A total of 36 patients were randomized to either the RME or the control group in a 1:1 ratio. This study was completed with 18 patients in the RME group (8 girls, 10 boys; mean age, 14.2 ± 1.0 years) and 18 patients in the control group (10 girls, 8 boys; mean age: 14.1 ± 0.8 years). All patients completed the study, and none were lost to follow-up. The area of demineralization decreased in the RME group (−17.50 mm 2 ), which was a significantly greater decrease than in the control group (0.00) (effect size, −2.63; mean difference, −87.94; 95% confidence interval, −223.75-47.86; P = 0.008). No statistically significant difference was found for fluorescence loss. The numbers of teeth with demineralization and remineralization were higher in the treatment group. According to the risk ratio, the difference between groups regarding demineralization was not significant. No harm was found except gingivitis associated with the bonded appliance.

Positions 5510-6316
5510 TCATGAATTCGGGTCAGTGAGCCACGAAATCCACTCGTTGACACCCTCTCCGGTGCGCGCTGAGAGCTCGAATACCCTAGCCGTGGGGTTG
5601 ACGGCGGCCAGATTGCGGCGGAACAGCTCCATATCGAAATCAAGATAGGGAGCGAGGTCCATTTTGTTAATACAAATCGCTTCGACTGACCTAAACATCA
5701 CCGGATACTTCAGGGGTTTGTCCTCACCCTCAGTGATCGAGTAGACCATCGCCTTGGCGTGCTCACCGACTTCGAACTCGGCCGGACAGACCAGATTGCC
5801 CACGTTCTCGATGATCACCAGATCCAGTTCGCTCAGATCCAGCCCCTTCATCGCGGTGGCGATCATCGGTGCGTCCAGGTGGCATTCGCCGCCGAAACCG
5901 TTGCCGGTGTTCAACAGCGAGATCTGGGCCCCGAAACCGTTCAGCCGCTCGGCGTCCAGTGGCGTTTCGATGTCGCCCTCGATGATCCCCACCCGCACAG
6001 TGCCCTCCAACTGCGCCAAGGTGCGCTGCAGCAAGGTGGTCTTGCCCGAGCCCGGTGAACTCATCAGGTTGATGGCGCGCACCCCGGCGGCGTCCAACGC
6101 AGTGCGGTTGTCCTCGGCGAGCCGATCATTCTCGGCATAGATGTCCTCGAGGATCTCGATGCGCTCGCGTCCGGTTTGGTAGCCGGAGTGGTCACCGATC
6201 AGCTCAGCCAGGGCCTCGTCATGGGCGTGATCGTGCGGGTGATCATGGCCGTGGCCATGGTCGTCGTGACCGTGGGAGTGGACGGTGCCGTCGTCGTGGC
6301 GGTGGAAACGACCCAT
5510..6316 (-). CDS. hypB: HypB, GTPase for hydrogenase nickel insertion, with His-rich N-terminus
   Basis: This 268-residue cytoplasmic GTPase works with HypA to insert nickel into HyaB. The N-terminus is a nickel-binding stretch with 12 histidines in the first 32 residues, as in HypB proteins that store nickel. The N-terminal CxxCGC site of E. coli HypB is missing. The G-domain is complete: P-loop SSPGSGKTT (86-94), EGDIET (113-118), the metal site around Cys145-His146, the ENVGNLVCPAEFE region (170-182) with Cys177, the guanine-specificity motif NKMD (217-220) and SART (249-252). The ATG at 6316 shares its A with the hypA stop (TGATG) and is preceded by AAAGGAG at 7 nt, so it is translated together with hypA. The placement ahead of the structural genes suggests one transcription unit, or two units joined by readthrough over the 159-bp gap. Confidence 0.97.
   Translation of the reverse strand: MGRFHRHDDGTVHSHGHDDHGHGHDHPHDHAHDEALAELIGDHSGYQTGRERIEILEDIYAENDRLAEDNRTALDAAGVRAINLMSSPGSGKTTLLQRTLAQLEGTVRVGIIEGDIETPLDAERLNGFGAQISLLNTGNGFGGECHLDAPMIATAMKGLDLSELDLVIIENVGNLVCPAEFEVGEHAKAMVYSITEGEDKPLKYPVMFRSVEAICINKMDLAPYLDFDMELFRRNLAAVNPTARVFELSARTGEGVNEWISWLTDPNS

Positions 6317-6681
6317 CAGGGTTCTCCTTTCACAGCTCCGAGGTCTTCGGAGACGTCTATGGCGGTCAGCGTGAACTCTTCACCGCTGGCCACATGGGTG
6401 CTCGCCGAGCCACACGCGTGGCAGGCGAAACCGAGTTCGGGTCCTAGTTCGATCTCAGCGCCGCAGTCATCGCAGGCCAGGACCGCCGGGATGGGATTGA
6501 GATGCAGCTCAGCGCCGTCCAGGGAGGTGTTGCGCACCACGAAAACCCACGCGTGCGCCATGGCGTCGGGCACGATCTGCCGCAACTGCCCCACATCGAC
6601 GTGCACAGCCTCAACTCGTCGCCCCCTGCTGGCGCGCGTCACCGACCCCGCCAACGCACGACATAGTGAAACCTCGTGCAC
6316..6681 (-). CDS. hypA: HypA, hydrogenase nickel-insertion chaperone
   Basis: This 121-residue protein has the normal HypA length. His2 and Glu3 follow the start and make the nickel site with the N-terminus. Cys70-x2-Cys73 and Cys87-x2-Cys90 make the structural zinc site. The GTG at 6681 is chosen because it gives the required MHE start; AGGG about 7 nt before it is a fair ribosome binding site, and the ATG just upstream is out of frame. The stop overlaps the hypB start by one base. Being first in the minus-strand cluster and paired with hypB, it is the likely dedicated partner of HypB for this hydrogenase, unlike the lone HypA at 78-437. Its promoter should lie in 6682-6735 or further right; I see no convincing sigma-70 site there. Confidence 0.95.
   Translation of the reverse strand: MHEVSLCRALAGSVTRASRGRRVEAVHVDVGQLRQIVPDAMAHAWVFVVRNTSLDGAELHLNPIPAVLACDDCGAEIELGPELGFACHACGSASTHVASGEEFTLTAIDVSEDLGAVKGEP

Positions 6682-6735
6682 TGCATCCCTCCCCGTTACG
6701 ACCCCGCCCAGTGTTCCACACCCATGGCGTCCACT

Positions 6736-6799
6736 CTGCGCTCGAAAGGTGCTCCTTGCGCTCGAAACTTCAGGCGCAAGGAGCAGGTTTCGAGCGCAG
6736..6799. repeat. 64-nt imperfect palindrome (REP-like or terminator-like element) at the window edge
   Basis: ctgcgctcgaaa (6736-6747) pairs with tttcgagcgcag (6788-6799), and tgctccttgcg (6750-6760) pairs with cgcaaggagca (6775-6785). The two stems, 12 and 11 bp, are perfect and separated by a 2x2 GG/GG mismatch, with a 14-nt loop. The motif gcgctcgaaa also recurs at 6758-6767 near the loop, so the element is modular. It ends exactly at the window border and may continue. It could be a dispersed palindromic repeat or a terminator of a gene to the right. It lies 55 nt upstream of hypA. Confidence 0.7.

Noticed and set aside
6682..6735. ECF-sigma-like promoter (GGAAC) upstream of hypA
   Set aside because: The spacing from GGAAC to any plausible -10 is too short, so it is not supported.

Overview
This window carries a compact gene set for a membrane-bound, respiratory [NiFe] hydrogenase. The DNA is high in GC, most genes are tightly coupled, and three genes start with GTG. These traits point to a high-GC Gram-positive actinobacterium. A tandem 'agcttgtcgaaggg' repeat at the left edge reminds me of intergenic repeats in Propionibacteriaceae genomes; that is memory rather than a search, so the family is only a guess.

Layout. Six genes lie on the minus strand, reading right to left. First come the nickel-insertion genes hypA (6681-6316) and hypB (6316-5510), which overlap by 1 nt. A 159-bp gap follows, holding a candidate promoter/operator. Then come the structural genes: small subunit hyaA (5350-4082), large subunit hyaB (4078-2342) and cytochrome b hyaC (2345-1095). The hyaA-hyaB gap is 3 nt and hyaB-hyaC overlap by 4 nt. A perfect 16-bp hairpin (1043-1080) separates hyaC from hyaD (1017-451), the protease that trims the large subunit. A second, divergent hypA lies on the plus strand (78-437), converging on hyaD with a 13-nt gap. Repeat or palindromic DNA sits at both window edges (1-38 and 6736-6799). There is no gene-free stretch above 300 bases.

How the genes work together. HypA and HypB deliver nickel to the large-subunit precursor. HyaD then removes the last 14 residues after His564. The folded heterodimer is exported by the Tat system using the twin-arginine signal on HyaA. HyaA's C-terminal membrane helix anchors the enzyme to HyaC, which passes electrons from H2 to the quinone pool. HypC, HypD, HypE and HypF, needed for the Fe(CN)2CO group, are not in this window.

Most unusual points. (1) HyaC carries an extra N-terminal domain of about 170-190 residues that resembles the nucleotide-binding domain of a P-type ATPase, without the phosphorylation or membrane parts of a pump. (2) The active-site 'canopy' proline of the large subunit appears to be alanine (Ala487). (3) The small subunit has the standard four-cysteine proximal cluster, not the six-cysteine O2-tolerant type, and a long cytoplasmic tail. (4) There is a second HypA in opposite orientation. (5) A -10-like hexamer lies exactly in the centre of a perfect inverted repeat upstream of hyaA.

Conclusions

RME therapy using a bonded expander does not increase enamel demineralization.

Registration

This trial was not registered.

Protocol

The protocol was not published before trial commencement.

Highlights

  • Decalcification after rapid maxillary expansion (RME) was examined with quantitative light-induced fluorescence.

  • Areas of demineralization decreased after RME with a bonded appliance.

  • There was no statistically significant difference in fluorescence loss in treatment vs control groups.

  • The numbers of teeth with demineralization and remineralization increased in treatment group.

  • There were no significant differences in frequency of demineralization for each tooth.

Rapid maxillary expansion (RME) is used to correct posterior crossbites, improve smile esthetics, and increase arch length and airway clearance. With RME, the midpalatal suture is separated, cell activity increases in the suture area, and bone is gained in the transversal plane.

The appliances used for RME are 2 types: bonded and banded. Bonded RME appliances have been often preferred recently because the rigidity of the bonded RME appliance causes less tipping of the teeth. The appliance consists of a screw in the middle of the palate and an acrylic cap that covers the teeth. Because the sutural organization has been affected by RME, reorganization necessitates a long retention period.